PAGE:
PORTLAND, Ore. -- A young woman in Portland has made it her mission to fight for women's rights all over the world.

Nadya Okamoto, 18, is trying to make sure all women have access to feminine hygiene products, no matter their situation.

This week she was back home in Portland for the holidays after her first semester at Harvard.

But she's not your average college freshman. She's the Founder and Executive Director of Camions of Care. It’s a global nonprofit organization she started her junior year of high school.

“We're a youth-run global organization that strives to provide and celebrate menstrual hygiene through advocacy, education, and service,” said Okamoto.

Her organization puts together care packages with feminine hygiene products for women and girls who are in need living in the U.S. and around the world.

“In the last two years we've addressed over 51,000 periods through over 40 non-profit partners in 23 states and 13 countries,” she said.

Okamoto discovered her calling a couple years ago, in high school. At that time her mom was without a job. She and her family didn't have a permanent home for several months. The family moved in with some close friends.

For a teen going to private school, the change was tough. But it was transformative. On her roughly two-hour journey to school, she regularly saw the same homeless women. She got to know them.

“I collected stories of how homeless women were forced to use toilet paper, socks, brown paper grocery bags and other materials,” said Okamoto in the video posted on the Camions of Care website.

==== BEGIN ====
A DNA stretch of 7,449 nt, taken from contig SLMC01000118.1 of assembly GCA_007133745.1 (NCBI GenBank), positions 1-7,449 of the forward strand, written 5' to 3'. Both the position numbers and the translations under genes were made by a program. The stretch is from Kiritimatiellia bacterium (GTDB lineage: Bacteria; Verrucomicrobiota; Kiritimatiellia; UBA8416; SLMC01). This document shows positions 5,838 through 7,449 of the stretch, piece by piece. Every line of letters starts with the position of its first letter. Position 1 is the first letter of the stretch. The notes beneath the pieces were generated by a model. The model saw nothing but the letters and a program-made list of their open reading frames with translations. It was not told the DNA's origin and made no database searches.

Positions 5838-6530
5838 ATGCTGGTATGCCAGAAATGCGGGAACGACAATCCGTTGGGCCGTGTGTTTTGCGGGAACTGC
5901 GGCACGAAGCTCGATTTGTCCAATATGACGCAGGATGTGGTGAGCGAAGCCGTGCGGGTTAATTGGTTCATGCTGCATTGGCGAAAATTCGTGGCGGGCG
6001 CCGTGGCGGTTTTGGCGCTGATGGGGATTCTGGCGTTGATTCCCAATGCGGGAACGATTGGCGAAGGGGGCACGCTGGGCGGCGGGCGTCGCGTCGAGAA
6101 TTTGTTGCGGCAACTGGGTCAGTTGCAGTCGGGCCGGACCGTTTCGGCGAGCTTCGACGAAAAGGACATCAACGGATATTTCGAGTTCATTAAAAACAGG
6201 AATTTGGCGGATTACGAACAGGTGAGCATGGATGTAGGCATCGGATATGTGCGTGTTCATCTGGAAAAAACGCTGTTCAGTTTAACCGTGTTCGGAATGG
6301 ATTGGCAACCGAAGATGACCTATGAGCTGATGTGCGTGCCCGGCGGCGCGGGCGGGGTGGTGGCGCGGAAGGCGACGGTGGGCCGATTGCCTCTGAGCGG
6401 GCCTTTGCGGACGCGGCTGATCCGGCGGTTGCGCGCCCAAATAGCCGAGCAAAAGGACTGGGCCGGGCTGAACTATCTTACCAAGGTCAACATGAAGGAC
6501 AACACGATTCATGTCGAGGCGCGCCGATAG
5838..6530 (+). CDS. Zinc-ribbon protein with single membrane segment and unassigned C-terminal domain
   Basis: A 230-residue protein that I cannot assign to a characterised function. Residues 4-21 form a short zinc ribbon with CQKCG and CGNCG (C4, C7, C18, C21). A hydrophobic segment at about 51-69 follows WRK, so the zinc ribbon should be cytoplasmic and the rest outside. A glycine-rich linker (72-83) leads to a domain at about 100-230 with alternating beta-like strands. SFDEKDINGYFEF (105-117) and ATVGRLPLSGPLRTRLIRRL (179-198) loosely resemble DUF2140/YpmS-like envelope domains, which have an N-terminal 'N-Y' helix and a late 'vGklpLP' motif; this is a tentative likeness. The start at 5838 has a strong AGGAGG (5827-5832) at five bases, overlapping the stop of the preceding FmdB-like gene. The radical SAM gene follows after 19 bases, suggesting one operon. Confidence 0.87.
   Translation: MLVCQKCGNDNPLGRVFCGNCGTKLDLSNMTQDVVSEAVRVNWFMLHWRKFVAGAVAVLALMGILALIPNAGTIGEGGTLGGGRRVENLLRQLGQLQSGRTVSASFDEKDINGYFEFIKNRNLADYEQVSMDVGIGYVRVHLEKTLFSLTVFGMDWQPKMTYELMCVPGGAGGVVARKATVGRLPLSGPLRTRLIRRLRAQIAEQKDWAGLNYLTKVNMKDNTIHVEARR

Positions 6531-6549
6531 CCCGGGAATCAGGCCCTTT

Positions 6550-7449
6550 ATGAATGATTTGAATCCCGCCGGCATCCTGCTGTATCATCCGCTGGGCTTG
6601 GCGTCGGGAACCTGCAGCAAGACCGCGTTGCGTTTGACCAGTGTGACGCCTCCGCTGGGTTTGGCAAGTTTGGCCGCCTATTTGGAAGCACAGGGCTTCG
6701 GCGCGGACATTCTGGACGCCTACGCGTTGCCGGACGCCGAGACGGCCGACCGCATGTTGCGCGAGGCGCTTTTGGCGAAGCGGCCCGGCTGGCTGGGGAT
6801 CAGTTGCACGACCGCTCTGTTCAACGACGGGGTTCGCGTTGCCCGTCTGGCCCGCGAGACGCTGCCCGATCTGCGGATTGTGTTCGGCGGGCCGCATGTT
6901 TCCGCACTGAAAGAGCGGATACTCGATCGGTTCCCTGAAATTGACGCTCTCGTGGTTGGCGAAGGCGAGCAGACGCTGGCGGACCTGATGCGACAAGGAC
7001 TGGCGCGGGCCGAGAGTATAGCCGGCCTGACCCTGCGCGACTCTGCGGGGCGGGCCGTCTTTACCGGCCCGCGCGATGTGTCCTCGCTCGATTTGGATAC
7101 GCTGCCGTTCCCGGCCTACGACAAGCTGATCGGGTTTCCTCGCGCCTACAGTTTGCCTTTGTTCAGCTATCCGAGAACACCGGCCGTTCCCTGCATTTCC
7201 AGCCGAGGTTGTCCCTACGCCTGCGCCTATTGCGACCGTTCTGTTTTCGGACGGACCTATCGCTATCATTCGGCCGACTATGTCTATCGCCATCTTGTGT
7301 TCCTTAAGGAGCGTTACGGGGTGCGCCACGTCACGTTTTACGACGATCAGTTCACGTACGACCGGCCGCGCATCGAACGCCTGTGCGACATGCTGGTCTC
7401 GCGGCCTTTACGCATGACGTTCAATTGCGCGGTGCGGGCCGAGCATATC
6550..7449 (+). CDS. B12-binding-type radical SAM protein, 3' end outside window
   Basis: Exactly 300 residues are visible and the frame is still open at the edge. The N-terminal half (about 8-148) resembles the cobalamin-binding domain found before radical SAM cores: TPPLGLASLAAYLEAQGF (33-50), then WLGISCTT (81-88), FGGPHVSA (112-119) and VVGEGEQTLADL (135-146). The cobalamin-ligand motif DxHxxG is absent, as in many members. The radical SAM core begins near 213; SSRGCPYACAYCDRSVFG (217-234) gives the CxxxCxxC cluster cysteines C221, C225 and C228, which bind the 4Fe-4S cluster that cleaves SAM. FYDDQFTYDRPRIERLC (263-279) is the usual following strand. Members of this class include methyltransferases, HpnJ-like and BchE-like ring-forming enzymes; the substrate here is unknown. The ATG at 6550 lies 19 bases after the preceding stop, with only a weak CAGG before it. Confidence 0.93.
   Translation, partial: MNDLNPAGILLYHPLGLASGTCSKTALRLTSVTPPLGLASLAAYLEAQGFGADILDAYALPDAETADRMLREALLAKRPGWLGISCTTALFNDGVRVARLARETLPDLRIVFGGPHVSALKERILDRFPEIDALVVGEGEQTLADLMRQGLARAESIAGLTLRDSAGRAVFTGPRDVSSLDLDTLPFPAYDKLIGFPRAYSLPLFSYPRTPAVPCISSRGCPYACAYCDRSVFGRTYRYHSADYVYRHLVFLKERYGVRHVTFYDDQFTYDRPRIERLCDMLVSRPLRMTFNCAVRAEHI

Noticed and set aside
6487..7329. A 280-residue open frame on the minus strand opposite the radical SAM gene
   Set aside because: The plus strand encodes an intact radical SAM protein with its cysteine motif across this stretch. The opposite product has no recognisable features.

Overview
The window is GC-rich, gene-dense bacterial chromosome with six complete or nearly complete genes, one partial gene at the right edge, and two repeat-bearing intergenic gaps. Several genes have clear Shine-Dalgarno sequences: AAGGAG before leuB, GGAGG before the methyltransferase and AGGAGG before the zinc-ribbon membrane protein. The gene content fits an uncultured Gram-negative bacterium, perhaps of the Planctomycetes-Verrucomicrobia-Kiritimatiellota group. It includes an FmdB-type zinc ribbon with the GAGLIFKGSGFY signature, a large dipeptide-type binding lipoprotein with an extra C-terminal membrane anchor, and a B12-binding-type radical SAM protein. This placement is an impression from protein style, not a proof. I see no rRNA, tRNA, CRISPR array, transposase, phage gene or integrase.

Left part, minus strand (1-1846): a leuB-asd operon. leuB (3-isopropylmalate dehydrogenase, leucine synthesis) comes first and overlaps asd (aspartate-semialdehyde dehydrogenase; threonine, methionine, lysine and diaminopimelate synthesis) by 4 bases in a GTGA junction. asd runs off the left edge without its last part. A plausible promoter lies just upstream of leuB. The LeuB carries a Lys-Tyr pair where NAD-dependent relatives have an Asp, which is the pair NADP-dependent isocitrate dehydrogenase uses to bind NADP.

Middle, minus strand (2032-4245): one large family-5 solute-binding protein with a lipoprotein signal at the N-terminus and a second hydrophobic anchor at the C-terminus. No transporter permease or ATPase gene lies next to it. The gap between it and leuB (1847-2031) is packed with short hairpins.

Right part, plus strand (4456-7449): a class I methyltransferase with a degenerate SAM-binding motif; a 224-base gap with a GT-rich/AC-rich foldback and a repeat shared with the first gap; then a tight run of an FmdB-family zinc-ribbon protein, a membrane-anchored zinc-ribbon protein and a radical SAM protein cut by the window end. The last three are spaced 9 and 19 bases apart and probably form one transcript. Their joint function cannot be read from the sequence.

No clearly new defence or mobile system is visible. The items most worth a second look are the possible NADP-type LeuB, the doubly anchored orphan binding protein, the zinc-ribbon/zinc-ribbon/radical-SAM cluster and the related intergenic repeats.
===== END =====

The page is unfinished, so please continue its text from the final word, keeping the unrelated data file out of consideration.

The menstrual movement is something she's become passionate about.

“Did you know that periods are the number one reason why girls miss school in developing countries,” she can be seen saying in the video.

But she says it’s not just developing countries she’s concerned about.

“Right now in 37 states of the United States, the sales tax includes menstrual products as a luxury item and what we’re trying to teach is that having your period is not a luxury. Menstrual hygiene is not a privilege. It's a right,” Okamoto said.

Okamoto is a young woman, who’s found her drive to make a difference.

“We're trying to create change for a more positive future, so who should have a say in that but the future leaders of the world,” she said.

For now, while she’s back in Portland her goal is more simple. She's taking in the holidays with her family and she’s grateful for a place she's able to call home.

Her organization distributes about 2000 care packages every month. They want to up that number to 3000 in 2017.

At this point, she said her organization has been trying to get more donations. They even have an event scheduled for January 5 to raise money.

“When you’re a group of 16-18 year olds, it’s hard to get big money sometimes,” laughed Okamoto.

She said her age isn’t holding her back.

“It doesn’t matter how old I am. The fact that I have a voice, and the fact that I have a mission and this passion, what better way to learn than through the actual experience,” she said.

Okamoto’s education at Harvard is being paid for through scholarships and financial aid. She wants to major in government, so she can help make larger-scale changes that will help more women.